Why Won’t Hong Kong Get Down With Hip-Hop?
MastaMic, a Cantonese rapper in Hong Kong, is hyped up. He’s halfway through a vibrant, fast-paced set in the city’s effervescent Wan Chai district. With a style that mirrors 2 Chainz or Twista, he spits out a song sampling Justice’s D.A.N.C.E. Then he starts a call-and-repeat with his audience.
“Say ‘hell, yeah!’” he cries out.
“Hell, yeah,” they respond hesitantly.
“Say ‘fuck, yeah!'” he presses.
The audience notably tenses up. Only a smattering of voices respond.
“It’s just not proper to say,” a listener later explains, regarding the prudish crowd.
MastaMic’s most popular rap songs show up on YouTube with viewership in the six digits. He is a gifted lyricist, but in the Hong Kong live music scene, rap is a niche genre. His set, two weeks ago at a venue sponsored by a popular karaoke chain, comes after a local pop boy-band’s performance.
With a showing of hands, only about six in the crowd have heard his music before.
“Nobody cares about hip-hop here. Everybody cares about Canto-pop,” he told The Daily Beast, referring by nickname to the dominant Cantonese pop genre. He points to cultural tastes left behind by British colonialism as a contributing factor to hip-hop’s marginalization in mainstream tastes.
“This is a historical problem. Hong Kong is a British colony, so really got influenced by European culture. That’s why rock and roll is so popular here,” MastaMic said. “Hip-hop is a fusion of different genres like jazz, soul, funk. We don’t have jazz, soul, funk here—people here are not feeling the vibe. They don’t know how to groove.”
Wing Ho, a Kowloon resident, says she enjoys Rihanna but has never heard of Drake, and prefers the sounds of Bruno Mars to local Hong Kong rappers.
“Rap is just not my cup of tea. It’s too aggressive,” she said.
Cantonese hip-hop aficionados attest that Hong Kong’s traditional culture meshes poorly with hip-hop’s traditional gangster image, its aggressive beats and refined lyrical flow.
“There’s no thugging out in Hong Kong, no ‘bang, bang, Imma shoot you in the face,’ there’s no ‘bling bling’ in Hong Kong. Low-riders? There are no low-riders in Hong Kong,” quips JBS, a rapper with 24Herbs, a crew named after a bitter herbal tea popular in the former British colony. “Hong Kong music is based on karaoke music, meaning simple beats, simple lyrics, enjoyable.”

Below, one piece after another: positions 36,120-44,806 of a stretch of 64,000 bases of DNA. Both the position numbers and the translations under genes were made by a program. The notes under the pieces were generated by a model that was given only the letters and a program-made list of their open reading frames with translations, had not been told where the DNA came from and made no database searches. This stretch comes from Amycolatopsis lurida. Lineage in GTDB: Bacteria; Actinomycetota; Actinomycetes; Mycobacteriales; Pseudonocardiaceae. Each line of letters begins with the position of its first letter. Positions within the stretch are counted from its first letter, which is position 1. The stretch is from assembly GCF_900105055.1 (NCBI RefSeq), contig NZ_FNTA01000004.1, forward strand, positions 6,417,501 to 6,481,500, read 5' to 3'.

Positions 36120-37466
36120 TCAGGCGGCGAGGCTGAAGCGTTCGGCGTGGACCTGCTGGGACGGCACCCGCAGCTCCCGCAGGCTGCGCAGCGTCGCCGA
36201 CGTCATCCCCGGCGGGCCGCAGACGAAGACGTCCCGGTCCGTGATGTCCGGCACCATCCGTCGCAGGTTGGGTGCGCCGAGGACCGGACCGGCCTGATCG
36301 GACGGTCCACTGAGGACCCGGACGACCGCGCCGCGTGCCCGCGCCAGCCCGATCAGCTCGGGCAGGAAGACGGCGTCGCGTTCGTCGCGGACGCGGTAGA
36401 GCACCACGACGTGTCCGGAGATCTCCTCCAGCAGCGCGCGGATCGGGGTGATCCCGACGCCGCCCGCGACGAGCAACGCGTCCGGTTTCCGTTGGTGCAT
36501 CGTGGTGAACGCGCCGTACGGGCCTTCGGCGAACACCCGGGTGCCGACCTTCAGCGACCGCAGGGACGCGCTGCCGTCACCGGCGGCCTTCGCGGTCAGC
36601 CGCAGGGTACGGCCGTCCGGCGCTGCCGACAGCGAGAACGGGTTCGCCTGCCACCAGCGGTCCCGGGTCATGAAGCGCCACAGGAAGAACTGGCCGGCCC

The greatest challenge to hip-hop’s broader expansion is probably a market-based one—hip-hop doesn’t fit with Hong Kong’s karaoke culture.
“The music industry is changing. People aren’t buying CDs. Going through the karaoke companies is basically the new business model,” explains Raffi Kamalian, the CEO of AliveNotDead, an online community for indie music acts in Asia. “You sell your exclusive rights to one of these karaoke chains, and they’ll help produce [the music]. That sort of forces the industry into karaoke-friendly songs more and more.”
The demographics of Cantonese—a dialect of Chinese that is spoken by relatively few people but punches above its weight as a global language due to its status as an official language in the financial center of Hong Kong—also creates marketing challenges.
MC Jin, a Chinese-American rapper who rose to prominence in the U.S. on BET’s 106 & Park freestyle competitions and lived in Hong Kong between 2008 and 2012, said Hong Kong’s relatively small population of 7.2 million was stunting hip-hop’s potential. There are only four or five serious hip-hop groups in the region, and perhaps three more solo acts.
“It’s such a small demographic, I think that’s the biggest challenge for it becoming dominant. America is a vast land… I can potentially build a fan base throughout the whole 50 states,” said the rapper, who moved back to New York City after the birth of his son in 2012. “Hong Kong is really small geographically… the reality is that it’s hard for anything to [become] dominant in a sense unless it’s what they’re traditionally known for already, because it’s so small.”
Asked if Hong Kong’s hip-hop scene has growth potential, MC Jin responds, “Nothing is impossible.” From a cultural perspective, hip-hop in Hong Kong would continue to grow and evolve, he said, but its commercial prospects were grim.
Cantonese as a language also poses challenges for rap. With nine tones, each sound pronounced in a different intonation changes its meaning. Saying a word in a different tone can distort or utterly mangle a line.
Cantonese, with its individual characters, also forces rappers to adopt a staccato lyricism.
“You can’t just go with the flow,” said JBS. “In English, you can go with the flow.”
Homer Lee, a musician with the Hong Kong cover band M for Music, said that English songs tend to do well locally, but that slower songs are preferred so that the lyrics can be understood by those who view English as a second language.
“Most of the hip-hop in the world is in English, so people say, ‘Oh, it’s too fast, I don’t understand it,’ R&B, and pop with a slower beat, is much more popular here,” Lee said.
As he was speaking, M for Music was busking illegally at the Star Ferry Pier in Tsim Sha Tsui, a major transit point that connects Hong Kong Island with Kowloon.
Risking a $1,500 HKD fine, nearly $200 USD, their cover of the moment was a moody song by Coldplay.